Don’t Shoot!: The Journey of Booth’s Deringer Pistol

From the Ford’s Theatre Blog. David McKenzie has written a nice piece regarding a familiar face to BoothieBarn, Edwin B. Pitts, Chief Clerk of the Judge Advocate General’s Office. You can see another picture of Mr. Pitts and learn more about his custodianship over Booth’s artifacts here: https://boothiebarn.com/2012/11/25/edwin-pitts-chief-clerk-of-the-judge-advocate-generals-office/

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Edwin B. Pitts, Chief Clerk of the Judge Advocate General’s Corps, points the deringer pistol John Wilkes Booth used to assassinate President Abraham Lincoln. Courtesy Library of Congress Prints and Photographs, LC-DIG-hec-23179. Edwin B. Pitts, Chief Clerk of the Judge Advocate General’s Corps, points the deringer pistol John Wilkes Booth used to assassinate President Abraham Lincoln. Courtesy Library of Congress Prints and Photographs, LC-DIG-hec-23179.

Numerous lithographs, engravings and other depictions of the assassination of President Abraham Lincoln came out soon after the event (not to mention in the 149 years since). But the limits of technology of the time meant that no photographs exist of John Wilkes Booth committing the act.  (If it happened today, we most likely would  have lots of images, from different angles and instances, taken on various portable devices and shared on social media.) The photograph here may be the only one showing someone pointing the actual deringer pistol that Booth used—not something to be recommended from the standpoint of either proper museum collections management or, arguably, good taste.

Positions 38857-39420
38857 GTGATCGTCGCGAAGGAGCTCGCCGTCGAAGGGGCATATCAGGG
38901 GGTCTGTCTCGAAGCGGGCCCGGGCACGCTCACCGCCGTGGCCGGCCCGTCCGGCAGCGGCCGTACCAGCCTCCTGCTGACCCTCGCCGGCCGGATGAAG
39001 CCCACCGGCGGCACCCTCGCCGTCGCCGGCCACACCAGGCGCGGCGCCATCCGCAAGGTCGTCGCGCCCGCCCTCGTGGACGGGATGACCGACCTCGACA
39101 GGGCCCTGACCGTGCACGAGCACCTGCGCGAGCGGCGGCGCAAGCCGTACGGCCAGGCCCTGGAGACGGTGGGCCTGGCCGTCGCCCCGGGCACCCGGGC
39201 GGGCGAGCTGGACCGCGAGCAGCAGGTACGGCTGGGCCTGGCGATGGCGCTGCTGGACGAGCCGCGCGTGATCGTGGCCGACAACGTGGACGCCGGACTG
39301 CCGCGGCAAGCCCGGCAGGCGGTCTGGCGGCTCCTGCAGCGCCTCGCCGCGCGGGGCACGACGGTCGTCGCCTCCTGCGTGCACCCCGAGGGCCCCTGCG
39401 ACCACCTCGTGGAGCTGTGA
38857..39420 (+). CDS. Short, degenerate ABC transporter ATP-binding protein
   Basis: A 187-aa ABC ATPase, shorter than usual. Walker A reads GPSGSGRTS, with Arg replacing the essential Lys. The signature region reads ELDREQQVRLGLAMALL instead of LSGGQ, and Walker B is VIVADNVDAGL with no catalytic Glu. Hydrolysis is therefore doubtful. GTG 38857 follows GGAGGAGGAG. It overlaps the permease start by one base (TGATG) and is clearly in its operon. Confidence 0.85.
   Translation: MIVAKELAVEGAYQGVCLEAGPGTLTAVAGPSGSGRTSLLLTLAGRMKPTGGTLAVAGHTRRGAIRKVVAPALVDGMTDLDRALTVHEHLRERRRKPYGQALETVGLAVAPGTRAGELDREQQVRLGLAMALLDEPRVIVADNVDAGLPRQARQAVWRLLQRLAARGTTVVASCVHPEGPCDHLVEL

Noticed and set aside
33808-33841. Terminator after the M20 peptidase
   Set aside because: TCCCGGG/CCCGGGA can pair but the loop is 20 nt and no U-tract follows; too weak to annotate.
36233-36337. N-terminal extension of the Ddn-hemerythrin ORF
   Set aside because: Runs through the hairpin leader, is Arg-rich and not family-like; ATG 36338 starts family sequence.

After Booth fired the fatal shot from…

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Categories: Uncategorized | 2 Comments

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2 thoughts on “Don’t Shoot!: The Journey of Booth’s Deringer Pistol

  1. SarahJencks

    Thanks, Dave!

    Sarah Jencks Director of Education Programming Ford’s Theatre | Where Lincoln’s Legacy Lives

  2. Laurie Verge accidentally posted this comment under a different post, so I thought I’d duplicate it here:

    “Thanks for posting the article on the JAG employee handling the gun decades ago. One of us Boothies did just that this past week. Terry Alford, author of Fortune’s Fool (which I hope will set the assassination field on its ear when released this year), was being interviewed for a film project this past week and was allowed to don his white gloves and hold the pistol while it was out of its display case.”

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